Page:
A major part of my two-year apprentriceship is not only designing and carving letters, but also learning how prepare and install the work I do. For most pieces done in stone (such as a plaque or a gravestone) this is known as fixing.
This past week Eric and I went out for our first fixing together. The task was to get a huge slate gravestone properly set in the ground of a lovely churchyard in Grantchester.
As this was a monolithic gravestone (a simple upright stone), the fixing was done in the traditonal method, which is very simple:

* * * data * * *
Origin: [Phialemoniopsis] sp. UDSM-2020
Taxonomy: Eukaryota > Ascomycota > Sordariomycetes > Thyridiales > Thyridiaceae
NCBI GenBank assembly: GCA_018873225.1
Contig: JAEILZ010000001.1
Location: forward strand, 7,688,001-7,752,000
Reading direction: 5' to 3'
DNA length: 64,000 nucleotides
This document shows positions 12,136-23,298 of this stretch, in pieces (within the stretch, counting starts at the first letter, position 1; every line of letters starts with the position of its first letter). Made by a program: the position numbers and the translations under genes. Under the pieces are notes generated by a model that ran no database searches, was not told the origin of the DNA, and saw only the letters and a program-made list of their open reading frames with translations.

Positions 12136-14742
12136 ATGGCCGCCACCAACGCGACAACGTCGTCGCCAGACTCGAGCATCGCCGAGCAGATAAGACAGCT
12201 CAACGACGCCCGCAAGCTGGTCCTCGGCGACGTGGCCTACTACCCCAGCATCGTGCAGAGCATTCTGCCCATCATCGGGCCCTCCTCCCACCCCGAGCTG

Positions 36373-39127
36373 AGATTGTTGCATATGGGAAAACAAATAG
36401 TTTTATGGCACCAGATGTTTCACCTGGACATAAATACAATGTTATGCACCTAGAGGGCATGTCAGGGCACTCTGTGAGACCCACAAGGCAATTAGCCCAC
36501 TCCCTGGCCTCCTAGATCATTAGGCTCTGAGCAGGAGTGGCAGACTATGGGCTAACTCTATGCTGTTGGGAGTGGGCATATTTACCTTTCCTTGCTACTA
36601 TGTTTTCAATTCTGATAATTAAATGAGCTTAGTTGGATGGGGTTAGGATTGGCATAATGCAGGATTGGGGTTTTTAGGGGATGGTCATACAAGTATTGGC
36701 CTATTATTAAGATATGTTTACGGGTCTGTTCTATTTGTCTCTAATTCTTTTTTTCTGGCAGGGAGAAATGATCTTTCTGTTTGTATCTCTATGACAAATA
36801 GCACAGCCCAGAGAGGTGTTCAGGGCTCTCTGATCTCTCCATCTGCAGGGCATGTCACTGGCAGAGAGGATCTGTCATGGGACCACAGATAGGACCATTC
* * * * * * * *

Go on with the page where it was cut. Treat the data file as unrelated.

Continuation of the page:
First, you mark out the approximate footprint of the stone, careful to line it up and place it appropriately with the stones around it, then you dig a neat slot in the ground. The height requirements for memorials (and, therefore, the depth you dig your slot) varies depending on where you are digging it - a churchyard vs a public cemetery, etc.
After you’ve dug your slot, you place two bricks on either side. This will act as a base for your gravestone to stand on. Everything is tweaked to make sure the every part is level.
Then you lower the stone in (mich easier said than done) and fill in the earth around it, careful to tamp it down as you go along. Voila! You have a fixed gravestone.
That’s three inches of slate and three pills of Ibuprofen when I got home.